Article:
(40) Climate Science

State of ignorance - climate change and the biosphere (Video)

The Scientist - Climate change and the biosphere


Effects of Climate Change on the Biosphere scientists

Scientists working in the field of climate change response say that they are already seeing the effects of climate change on living systems. These effects are documented on every continent, in every ocean, across ecosystems, and in every major group of organisms. We discuss the impacts of warming climate on the biosphere-­impacts that match the predictions made by climate change models. Scientists see the effects of climate change on individual organisms, on species of organisms, and on entire ecosystems. Although temperature increases thus far have been small, a large percentage of the species studied have shown some response to climate change.

Effects on organisms

Organisms are adapted to live in particular environmental conditions. Polar bears (Ursus maritimus) need to walk across sea ice to hunt; and corals need water that is warm, with just the right salinity. When conditions change, organisms need to change, or they may die out locally or even go extinct. Scientists who study the effects of global warming on the biosphere have discovered that the processes of evolution do not work fast enough for organisms to adapt to rapidly changing climate. At most, species may evolve a greater ability to disperse into new geographic locations. For example, two species of bush crickets in the United Kingdom evolved longer wings in their northern range boundary. The longer wings allowed the crickets to travel to new territory farther north. The most common response, then, that a species has to warmer temperatures is to move to a cooler location, either higher latitudes or higher elevations. The fossil record indicates that changing latitude or altitude was a common response of organisms to climate change in the past. Of course, this strategy does not always work because the environment in the direction the organisms move may turn out to be unsuitable. Land-based species could find their way to favorable conditions blocked by an impassable ocean or extended out of reach beyond the top of a mountain. The situation is now more complicated than it was in prior Earth history because people have altered the environment with farms, ranches, and cities that may be incompatible with the species’ needs.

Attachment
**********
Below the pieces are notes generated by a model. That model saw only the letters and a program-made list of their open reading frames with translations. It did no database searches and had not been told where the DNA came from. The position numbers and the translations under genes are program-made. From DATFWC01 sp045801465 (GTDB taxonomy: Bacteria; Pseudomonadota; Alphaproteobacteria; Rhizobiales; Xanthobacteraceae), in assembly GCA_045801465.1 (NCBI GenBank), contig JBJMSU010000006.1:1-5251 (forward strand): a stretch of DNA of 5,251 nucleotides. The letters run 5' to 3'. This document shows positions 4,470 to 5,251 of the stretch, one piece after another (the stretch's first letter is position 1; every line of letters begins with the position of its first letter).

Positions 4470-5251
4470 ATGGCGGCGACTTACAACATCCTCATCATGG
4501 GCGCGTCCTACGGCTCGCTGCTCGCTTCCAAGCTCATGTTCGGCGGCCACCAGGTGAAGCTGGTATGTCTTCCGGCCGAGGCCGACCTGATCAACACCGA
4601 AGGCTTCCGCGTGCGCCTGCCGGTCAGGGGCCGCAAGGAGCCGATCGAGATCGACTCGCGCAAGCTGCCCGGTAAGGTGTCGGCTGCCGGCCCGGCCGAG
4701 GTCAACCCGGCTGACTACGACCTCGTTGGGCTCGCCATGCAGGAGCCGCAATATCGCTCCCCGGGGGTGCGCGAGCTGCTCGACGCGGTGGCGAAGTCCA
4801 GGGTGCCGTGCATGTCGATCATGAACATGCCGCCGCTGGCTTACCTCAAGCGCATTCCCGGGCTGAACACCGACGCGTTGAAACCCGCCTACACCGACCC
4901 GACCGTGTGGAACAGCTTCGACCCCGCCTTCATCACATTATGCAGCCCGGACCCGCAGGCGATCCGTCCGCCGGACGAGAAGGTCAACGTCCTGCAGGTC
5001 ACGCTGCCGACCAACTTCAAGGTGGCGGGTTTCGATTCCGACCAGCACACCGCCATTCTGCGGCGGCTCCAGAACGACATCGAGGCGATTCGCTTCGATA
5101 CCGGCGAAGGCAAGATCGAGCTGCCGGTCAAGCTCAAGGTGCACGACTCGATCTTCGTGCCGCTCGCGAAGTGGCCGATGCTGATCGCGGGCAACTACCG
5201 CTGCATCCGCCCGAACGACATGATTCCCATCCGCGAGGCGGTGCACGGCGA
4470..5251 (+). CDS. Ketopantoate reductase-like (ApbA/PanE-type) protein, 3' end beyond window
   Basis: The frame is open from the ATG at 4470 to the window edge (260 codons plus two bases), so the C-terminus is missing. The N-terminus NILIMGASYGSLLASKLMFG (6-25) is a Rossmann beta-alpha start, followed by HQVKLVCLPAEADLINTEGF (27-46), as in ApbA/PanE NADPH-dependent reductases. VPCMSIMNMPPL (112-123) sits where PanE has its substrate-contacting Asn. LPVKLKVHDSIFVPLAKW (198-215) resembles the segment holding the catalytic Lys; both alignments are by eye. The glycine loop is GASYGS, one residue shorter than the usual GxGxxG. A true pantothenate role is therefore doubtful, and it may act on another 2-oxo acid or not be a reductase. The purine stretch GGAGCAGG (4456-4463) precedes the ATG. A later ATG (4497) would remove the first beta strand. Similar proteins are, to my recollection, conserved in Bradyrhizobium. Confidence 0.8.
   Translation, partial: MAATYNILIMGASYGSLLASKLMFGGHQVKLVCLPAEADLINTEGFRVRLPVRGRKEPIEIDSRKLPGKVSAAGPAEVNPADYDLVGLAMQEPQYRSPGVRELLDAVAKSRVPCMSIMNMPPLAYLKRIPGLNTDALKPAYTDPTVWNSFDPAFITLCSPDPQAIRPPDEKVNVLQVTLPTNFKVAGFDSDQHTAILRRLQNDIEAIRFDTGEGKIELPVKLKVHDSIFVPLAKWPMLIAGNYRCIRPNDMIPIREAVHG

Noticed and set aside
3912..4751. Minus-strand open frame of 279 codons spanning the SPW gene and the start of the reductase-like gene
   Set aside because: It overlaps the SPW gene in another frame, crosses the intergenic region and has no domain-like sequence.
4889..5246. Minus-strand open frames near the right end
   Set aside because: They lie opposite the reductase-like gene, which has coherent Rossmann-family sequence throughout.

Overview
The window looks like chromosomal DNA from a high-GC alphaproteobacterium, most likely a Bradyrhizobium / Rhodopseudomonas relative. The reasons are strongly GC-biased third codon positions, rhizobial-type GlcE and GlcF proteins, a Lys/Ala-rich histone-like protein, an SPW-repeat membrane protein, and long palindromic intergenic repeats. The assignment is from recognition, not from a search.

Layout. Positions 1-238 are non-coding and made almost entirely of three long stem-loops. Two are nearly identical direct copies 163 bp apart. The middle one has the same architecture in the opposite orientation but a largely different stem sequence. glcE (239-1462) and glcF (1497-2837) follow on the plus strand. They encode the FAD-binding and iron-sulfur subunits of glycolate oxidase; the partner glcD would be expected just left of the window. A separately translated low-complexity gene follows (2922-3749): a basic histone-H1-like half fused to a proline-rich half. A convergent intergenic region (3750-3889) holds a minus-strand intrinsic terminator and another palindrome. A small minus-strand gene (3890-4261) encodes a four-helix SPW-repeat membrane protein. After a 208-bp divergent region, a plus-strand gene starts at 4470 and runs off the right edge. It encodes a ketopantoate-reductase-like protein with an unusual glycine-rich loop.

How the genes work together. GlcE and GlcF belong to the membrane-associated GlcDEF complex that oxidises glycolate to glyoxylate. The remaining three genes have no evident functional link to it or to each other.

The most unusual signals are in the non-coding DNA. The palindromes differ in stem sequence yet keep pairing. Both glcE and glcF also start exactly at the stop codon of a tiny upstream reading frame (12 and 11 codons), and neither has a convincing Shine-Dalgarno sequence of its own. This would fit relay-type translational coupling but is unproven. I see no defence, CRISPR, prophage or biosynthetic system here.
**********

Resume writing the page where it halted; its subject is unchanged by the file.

A species also may respond to climate change by altering the timing of phases of its life cycle, so that it breeds earlier in the spring, for example. This does not necessarily help it better adapt to the new circumstances; it only reflects the way the species is evolutionarily programmed to respond to weather cues: to breed when the night-time low temperature rises above freezing for several days in a row, for example. The science of how climate influences the recurrence of annual events in the life cycles of plants and animals is called phenology. Some of the findings of phenology as they concern global warming are discussed below.

Freshwater Organisms

Increased temperatures have brought conflicting changes to the aquatic life in some lakes. For example, with a longer growing season and less ice cover, a lake may have more algal growth and therefore higher primary productivity. (Algae are a very diverse group of organisms they are not plants, but most algae photosynthesize.) However, the warm water may remain at the surface, so that there is less mixing of nutrients, which may cause a decrease in productivity.